Grain, silage and hay can all be fed in the same feeder—Saves space and reduces cost.
Save $$—Make your own feeders and use local lumber to do so.
Proven—They have been in use across the nation for years—and are now even copied by our competitors, which is the ultimate compliment.
Of course, we’ve tweaked and improved the design along the way. (That’s who we are...)

Order Premier's "Build Your Own Feeder" printed booklet or you can download 30" x 48" panel feeder or 24" x 48" panel feeder instructions for free

Friday, October 11, 2013

What Is the Difference Between An African Pygmy Goat and a Nigerian Dwarf Goat?

What Is the Difference Between an African Pygmy Goat and a Nigerian Dwarf Goat?

If you are looking for a friendly, unique, and easy to care for new pet, chances are good that you have thought about welcoming a miniature goat into your family. Growing in popularity, yet still among the rarest of household pets, miniature goats are an excellent choice for a family looking for a new adventure to embark on together. Now that you are settled on bringing home a miniature goat, another important decision remains. Which type of miniature goat would you like?
Both hailing from West Africa, the African pygmy goat and the Nigerian dwarf goat are both excellent choices. Sharing more than just a region of origin, these two distinct goat breeds have just about the same average weight and height. Pygmy goats range in height from 16 to 23.5 inches and in weight from 50 to 85 pounds at maturity. Dwarf goats range in height from 17 to 23 inches and in weight from 50 to 75 pounds at maturity. The smaller heights and weights of these goats compared to standard-sized goats makes these miniature goats easier to handle and cheaper to feed. They also require less space.

While their heights and weights are about the same, the two breeds have different body types. Pygmy goats have a stockier construction than Nigerian dwarf goats (and standard-sized goats). Pygmy goats have shorter legs and rounder bellies. Nigerian dwarf goats, on the other hand, have a leaner build. Dwarf goats have the same body type as full-size dairy goats. In fact, Nigerian dwarf goats were originally bred as dairy goats, and they are still raised for their milk production today. While initially bred for their meat, pygmy goats also are known for providing their families with an ample supply of milk.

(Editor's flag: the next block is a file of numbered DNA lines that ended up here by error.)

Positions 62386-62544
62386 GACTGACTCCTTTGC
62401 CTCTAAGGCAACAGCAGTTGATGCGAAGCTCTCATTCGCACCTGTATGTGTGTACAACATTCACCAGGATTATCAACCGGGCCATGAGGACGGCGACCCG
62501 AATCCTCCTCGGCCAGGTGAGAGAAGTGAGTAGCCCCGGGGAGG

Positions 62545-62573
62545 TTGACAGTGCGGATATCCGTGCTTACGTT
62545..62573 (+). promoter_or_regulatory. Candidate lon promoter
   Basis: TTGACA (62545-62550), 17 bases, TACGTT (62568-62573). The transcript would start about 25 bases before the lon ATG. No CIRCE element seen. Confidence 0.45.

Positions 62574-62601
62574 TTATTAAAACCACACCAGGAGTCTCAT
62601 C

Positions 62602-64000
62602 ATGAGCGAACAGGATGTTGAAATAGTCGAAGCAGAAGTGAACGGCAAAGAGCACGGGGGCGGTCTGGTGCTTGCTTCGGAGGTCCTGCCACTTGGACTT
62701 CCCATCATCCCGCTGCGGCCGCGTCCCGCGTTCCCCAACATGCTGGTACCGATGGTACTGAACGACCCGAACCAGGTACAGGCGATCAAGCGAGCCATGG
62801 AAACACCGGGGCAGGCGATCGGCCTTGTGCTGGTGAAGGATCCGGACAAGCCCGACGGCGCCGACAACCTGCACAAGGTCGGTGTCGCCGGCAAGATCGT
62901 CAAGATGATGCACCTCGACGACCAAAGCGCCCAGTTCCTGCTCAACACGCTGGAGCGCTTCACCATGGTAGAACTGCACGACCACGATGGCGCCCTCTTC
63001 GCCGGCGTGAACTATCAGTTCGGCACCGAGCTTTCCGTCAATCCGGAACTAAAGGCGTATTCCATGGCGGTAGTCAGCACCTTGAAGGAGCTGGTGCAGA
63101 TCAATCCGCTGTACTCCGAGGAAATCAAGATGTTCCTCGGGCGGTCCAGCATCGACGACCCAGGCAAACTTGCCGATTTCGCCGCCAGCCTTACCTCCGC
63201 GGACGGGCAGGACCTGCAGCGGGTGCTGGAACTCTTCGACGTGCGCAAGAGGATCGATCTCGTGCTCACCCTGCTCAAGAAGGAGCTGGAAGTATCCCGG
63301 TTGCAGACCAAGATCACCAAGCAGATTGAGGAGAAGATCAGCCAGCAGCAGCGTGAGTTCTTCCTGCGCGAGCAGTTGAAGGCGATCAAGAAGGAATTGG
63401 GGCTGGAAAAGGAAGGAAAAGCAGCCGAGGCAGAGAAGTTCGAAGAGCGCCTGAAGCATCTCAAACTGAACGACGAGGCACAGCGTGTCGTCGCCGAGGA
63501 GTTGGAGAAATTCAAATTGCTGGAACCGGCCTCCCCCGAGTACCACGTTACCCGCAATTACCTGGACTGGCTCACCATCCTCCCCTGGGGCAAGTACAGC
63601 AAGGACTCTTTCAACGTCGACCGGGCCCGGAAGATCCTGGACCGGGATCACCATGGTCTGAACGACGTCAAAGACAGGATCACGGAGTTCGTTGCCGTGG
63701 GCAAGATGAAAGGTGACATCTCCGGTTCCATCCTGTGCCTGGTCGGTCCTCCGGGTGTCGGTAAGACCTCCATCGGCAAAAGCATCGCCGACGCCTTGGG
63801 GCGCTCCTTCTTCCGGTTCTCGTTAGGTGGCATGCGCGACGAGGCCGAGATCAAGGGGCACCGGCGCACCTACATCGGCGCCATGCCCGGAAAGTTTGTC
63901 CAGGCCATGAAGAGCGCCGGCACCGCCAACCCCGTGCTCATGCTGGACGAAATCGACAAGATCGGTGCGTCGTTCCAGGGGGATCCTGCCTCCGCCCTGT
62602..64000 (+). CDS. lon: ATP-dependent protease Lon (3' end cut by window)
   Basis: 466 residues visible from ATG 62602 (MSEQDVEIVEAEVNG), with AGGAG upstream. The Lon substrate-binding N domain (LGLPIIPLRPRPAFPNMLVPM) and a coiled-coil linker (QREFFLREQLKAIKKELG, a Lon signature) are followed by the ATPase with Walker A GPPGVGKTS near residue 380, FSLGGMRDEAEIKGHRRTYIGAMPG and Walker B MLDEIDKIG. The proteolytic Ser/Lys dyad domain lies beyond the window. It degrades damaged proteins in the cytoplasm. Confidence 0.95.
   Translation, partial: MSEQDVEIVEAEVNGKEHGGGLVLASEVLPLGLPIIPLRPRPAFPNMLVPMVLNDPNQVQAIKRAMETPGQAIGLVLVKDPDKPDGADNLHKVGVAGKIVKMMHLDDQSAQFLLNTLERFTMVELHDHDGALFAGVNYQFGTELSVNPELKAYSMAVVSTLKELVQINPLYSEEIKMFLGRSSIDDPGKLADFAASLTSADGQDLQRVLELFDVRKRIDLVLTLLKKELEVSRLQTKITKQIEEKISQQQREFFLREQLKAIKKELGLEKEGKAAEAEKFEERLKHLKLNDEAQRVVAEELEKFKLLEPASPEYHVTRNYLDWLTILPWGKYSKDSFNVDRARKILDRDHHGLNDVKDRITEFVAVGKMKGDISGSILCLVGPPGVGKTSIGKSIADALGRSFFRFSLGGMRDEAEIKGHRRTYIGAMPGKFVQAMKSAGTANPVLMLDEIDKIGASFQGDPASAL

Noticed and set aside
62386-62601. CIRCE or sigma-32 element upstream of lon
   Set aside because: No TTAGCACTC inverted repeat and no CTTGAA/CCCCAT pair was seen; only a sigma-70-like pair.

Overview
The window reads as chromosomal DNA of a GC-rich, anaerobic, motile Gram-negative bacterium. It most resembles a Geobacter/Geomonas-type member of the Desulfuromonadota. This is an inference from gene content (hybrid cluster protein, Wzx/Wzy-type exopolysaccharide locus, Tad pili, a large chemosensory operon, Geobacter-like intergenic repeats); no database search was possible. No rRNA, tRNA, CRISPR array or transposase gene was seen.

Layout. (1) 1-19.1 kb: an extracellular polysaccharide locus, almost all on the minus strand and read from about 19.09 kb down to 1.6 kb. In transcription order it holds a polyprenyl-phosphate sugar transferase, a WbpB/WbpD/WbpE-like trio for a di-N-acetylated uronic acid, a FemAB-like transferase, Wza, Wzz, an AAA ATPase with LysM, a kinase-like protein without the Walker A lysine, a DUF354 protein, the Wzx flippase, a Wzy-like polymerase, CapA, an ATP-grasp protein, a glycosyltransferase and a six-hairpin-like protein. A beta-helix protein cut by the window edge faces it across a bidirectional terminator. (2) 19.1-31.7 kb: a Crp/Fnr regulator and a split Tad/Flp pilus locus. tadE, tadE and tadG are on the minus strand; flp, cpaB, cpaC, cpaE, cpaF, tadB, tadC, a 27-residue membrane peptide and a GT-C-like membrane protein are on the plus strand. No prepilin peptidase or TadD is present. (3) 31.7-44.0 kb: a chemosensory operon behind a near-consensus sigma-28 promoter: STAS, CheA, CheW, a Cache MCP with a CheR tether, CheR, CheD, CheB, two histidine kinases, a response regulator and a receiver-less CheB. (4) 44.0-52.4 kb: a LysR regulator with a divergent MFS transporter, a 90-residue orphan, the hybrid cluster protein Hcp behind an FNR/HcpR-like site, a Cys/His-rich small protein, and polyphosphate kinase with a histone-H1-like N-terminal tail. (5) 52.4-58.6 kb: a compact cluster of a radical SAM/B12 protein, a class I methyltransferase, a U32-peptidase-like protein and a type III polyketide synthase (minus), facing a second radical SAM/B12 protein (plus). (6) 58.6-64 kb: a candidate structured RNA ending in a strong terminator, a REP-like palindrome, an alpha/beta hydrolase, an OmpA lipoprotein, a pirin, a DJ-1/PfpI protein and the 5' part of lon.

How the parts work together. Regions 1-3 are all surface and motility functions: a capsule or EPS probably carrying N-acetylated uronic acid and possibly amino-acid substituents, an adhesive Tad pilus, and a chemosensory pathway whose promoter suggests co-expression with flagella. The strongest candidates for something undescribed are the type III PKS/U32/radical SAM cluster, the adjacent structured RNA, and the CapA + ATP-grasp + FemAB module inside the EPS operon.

In addition to having different body types, pygmy goats and dwarf goats are known for being different colors. There are only three primary colors (black, medium brown, and dark brown) that form the color base for pygmy goats. However, there are nine different color patterns that account for the majority of patterns found within the pygmy goat breed. Nigerian dwarf goats come in a larger variety of colors and patterns. For example, in addition to coming in various black and brown colors, dwarf goats may be cream, gold, and white among other colors. Nigerian dwarf goats also may have blue eyes, whereas purebred African pygmy goats cannot.

The wonderful thing about your decision between pygmy and dwarf goats is that you can’t choose wrong! Both breeds make adorable, affectionate, and fun pets. Additional information on African pygmy goats and Nigerian dwarf goats, including how to purchase them, can be found on the Amber Waves website or obtained by calling (951) 736-1076. 

Amber Waves